Amid the national debate over Prime Minister Shinzo Abe’s proactive security policy and newly enacted laws, a state-of-the-art minesweeper built for the Maritime Self-Defense Force was launched Tuesday in a ceremony in Yokohama.

The 690-ton Awaji is the first of three planned Awaji-class minesweepers, which have hulls made of reinforced plastic so they won’t set off mines with built-in metal-detecting sensors.

They will replace three 1,000-ton Yaeyama-class vessels, which have wooden hulls.

Tuesday’s ceremony was attended by dozens of Defense Ministry officials, MSDF officers and workers from the Awaji’s builder, Japan Marine United Corp.

As Vice Defense Minister Tetsuro Kuroe declared that the ship was formally named Awaji, after an island in Hyogo Prefecture, blocks were removed and the vessel slid down a slipway into the water to the sound of ceremonial music.

Under Abe’s new security laws, the MSDF’s minesweeping force could be ordered on hazardous missions as far away as the Persian Gulf.

Participating in such a mission was long banned under the war-renouncing Constitution, which strictly limits the use of force to self-defense only. There have, however, been exceptions to this.

Abe declared last year that he had changed the long-standing constitutional interpretation and the relevant laws were enacted in September, a move that a majority of constitutional scholars say violated the Constitution.

According to Abe, removing mines for the sake of an allied country in the Strait of Hormuz will not be regarded as a violation of the Constitution because the maintenance of security in the strait, through which about 80 percent of oil destined for Japan is transported, is critically important for national interests.

Under international law, removing sea mines laid by a third country is regarded as “use of force.”

Under the war-renouncing Constitution, “use of force” is strictly prohibited except for Japan’s self-defense.

Use of the right to collective self-defense, or the right to attack a third country attacking an allied country even if Japan itself is not being attacked, was similarly considered banned under the Constitution.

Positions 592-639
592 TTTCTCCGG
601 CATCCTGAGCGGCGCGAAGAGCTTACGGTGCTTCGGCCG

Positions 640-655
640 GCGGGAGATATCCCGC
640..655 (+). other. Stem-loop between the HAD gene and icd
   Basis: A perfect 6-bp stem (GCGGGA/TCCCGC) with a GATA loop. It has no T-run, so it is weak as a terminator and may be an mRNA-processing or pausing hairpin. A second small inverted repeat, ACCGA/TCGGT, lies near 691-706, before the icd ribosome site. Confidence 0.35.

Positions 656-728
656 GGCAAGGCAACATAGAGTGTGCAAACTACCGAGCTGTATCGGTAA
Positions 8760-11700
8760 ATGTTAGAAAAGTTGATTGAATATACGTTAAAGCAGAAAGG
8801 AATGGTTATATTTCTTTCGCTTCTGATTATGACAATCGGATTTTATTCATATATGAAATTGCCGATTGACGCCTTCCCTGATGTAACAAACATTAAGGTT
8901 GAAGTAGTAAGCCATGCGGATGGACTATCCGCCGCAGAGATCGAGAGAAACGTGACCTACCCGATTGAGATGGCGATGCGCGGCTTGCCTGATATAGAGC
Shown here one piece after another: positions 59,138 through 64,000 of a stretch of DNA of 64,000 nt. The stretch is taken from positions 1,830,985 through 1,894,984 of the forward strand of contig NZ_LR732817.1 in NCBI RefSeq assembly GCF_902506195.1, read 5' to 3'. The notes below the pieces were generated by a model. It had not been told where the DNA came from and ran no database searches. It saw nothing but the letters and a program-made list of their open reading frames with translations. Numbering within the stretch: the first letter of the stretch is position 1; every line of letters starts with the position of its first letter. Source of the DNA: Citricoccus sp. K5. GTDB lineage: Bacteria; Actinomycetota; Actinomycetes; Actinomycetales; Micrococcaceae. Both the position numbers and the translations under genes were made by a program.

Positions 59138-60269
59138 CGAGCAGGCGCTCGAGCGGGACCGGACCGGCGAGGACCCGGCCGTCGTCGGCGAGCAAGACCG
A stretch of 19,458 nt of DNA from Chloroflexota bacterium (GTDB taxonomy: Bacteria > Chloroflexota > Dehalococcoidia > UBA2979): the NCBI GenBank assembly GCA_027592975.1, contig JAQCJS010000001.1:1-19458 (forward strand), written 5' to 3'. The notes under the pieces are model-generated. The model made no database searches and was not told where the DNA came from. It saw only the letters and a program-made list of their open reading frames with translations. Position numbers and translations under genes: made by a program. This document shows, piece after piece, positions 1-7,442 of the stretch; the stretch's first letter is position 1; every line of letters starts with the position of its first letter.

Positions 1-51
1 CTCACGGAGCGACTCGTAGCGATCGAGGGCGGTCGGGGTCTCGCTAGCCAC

Military experts have offered high praise for the skills of Japan’s minesweeping force, which currently has a total of 21 vessels.

The government has already mobilized minesweeping units to raise Japan’s military presence and contribute to allied efforts.

During the 1991 Persian Gulf War, Japan provided as much as ¥1.5 trillion in funding for the U.S.-led multinational forces, but this “checkbook diplomacy” was criticized by many countries and top Japanese politicians and government officials were left stigmatized.

In April 1991, Japan dispatched five minesweepers and one support vessel to the Persian Gulf to join a multinational postwar mission to remove 1,200 mines laid by Iraq forces in the sea off Kuwait.

“The SDF has engaged in international cooperation activities overseas for over 20 years, starting with minesweeping in the Persian Gulf,” Abe told a news conference May 14. “Our activities will not be limited to situations that have an important influence on Japan’s peace and security. Japan is determined to contribute even more actively to global peace and stability.”

Last year Abe declared the government had changed the constitutional interpretation and started arguing Japan can dispatch minesweepers to such places as the Strait of Hormuz if Japan’s “survival” is at stake and use of force is limited to “the minimum necessary” level.

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